By: Selin Esendagli
Looking back on the last year, everything feels like a blur. It all moved so quickly, and even though I’m eternally grateful for that, it feels like I never got a real chance to stop, breathe and acknowledge it all.
In July 2020 I was diagnosed with breast cancer. Because I was only 23 at the time, we assumed it was likely that I carried at least one BRCA gene. Genetic testing showed nothing of concern, which was a relief, but also left me with a lot of unanswered questions. Why did this happen to me? And why so young?
I have some theories, but that’s really all they are.
My breast cancer was hormonal, with a score of 8/8 for receptiveness to estrogen and progesterone. That made a bit more sense to me – my hormones had always been very out of balance. I first got my period at the age of nine and developed breasts at 10. I struggled with very bad hormonal acne my entire life, from about the age of 14 onwards. On top of this, I was doubling up on hormonal contraception – I had a progesterone IUD and was taking the pill on top of that as a treatment for my acne. I want to stress that my oncologist says there is nothing to suggest the use of contraception is what triggered my cancer, but it did provide it with fuel, so I’m banned from any future use of hormonal methods.
I get lost in these theories sometimes, desperately searching for a reason that will help me understand why I developed breast cancer so young. The reality is, it might have had nothing to do with my hormones, it really might of been a case of sheer bad luck.
This is why it’s so important to check ourselves, and get genetic testing done if breast cancer runs in your family. I know the prospect of finding a lump is scary, but trust me when I say that not finding it is scarier. Catching breast cancer early is a game changer. I caught mine in very early stages, but by complete accident.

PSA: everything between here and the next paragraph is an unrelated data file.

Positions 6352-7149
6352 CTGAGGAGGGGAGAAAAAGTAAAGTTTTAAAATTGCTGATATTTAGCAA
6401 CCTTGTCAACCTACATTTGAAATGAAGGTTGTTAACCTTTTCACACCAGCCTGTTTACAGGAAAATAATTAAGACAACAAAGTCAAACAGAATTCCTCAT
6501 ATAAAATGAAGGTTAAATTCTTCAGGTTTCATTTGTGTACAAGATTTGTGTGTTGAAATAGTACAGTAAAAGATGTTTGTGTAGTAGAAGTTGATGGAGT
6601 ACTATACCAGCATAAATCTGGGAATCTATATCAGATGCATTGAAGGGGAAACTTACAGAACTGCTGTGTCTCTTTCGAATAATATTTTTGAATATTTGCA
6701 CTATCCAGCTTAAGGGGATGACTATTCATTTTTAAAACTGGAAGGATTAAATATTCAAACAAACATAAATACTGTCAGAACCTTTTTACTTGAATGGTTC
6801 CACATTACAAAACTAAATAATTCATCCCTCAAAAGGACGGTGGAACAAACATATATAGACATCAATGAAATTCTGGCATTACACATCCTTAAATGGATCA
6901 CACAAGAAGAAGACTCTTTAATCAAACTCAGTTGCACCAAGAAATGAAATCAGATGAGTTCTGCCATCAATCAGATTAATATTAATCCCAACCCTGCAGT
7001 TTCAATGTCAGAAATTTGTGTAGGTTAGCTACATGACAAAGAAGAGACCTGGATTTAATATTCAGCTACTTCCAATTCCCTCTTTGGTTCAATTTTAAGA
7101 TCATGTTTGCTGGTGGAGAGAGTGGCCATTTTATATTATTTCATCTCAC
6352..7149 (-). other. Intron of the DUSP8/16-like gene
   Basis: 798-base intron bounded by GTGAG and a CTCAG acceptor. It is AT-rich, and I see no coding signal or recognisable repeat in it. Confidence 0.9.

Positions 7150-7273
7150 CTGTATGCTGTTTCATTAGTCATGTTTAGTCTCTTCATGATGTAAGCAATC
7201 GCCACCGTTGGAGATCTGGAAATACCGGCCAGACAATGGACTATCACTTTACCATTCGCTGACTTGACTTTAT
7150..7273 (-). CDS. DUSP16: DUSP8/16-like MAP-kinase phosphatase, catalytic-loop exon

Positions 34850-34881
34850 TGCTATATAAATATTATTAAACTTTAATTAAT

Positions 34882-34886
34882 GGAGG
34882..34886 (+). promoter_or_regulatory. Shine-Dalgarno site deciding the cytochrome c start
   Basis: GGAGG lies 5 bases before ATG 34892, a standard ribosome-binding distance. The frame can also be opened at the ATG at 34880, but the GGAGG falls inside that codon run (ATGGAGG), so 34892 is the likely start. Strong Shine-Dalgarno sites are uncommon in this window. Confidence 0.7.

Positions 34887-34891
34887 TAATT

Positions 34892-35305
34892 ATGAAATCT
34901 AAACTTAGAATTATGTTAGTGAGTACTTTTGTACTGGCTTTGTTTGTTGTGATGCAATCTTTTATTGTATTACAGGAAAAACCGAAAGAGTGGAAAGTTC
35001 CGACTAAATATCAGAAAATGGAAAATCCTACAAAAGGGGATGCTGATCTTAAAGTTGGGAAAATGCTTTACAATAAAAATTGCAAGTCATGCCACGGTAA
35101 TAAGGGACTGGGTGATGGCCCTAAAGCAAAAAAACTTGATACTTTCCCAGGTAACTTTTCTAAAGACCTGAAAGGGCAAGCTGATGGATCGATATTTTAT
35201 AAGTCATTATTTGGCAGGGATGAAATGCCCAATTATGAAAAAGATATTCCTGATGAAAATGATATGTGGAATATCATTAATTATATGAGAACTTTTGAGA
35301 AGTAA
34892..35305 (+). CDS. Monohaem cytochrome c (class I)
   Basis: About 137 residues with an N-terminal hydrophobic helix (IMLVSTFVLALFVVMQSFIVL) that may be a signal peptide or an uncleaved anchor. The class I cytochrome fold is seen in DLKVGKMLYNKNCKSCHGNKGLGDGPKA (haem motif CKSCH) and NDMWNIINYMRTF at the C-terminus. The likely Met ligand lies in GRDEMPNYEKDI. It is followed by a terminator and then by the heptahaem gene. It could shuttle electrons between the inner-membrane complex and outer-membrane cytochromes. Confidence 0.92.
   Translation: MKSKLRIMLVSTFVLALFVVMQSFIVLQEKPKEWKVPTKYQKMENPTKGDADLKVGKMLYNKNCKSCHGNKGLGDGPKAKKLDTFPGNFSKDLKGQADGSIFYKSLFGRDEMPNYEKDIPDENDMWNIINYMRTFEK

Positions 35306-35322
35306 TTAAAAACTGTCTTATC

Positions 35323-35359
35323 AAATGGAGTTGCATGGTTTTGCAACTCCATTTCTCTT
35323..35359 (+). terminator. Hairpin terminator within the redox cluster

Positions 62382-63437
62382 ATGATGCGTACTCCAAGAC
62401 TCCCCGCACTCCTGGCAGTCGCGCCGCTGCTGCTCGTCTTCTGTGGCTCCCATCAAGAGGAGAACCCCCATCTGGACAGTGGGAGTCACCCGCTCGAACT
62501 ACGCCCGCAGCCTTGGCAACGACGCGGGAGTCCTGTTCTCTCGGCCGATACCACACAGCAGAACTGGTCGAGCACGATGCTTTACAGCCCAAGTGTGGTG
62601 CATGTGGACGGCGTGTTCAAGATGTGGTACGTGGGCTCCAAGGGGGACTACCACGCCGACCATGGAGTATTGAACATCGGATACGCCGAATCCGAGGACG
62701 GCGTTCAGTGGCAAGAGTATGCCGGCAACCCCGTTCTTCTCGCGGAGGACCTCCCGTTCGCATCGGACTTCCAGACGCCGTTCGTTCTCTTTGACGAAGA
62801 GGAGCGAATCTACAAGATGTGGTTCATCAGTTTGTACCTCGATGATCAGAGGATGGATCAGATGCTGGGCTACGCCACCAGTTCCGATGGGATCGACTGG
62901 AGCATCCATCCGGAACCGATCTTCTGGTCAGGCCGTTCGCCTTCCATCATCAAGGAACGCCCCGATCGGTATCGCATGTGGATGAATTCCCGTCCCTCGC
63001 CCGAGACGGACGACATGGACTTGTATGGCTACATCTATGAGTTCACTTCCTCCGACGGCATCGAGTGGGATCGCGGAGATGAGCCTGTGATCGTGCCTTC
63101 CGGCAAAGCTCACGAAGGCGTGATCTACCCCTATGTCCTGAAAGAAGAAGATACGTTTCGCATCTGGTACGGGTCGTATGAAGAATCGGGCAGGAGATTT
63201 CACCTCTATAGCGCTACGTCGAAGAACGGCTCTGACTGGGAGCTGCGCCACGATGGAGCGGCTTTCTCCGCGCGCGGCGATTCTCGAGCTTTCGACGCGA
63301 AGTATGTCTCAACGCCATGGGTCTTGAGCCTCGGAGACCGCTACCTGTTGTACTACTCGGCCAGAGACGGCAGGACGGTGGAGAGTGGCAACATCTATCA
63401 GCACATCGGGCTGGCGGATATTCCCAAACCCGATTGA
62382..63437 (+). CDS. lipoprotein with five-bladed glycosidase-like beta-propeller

I had an itch one morning that I went to scratch, and when I did, I felt a lump, roughly the size of a small pebble. I remember the moment I was diagnosed, it felt like the world came crashing down around me. Very quickly though, I found my strength. I found it through my nurses, my oncologist, my therapist – and through Instagram. Social media allowed me to connect with others who were going through the same experience, and helped me to realise that I’m not alone.
Three months of chemo and one surgery later, and I’ve been declared cancer free.
I’ve explained before that cancer doesn’t really end there. There are preventative treatments you need to continue with, and psychological trauma that you need to work through, but I’m grateful that I can now tackle these with lighter shoulders.
For anyone who is reading this, I have two messages that I want to emphasise. First of all, please check your breasts regularly, and go and have any abnormalities checked out. That includes a genetic test if you have a strong family history. Secondly, if this is something you are facing now, or might face in the future, know that there is a community here waiting for you with open arms and an endless stream of support. You are not alone.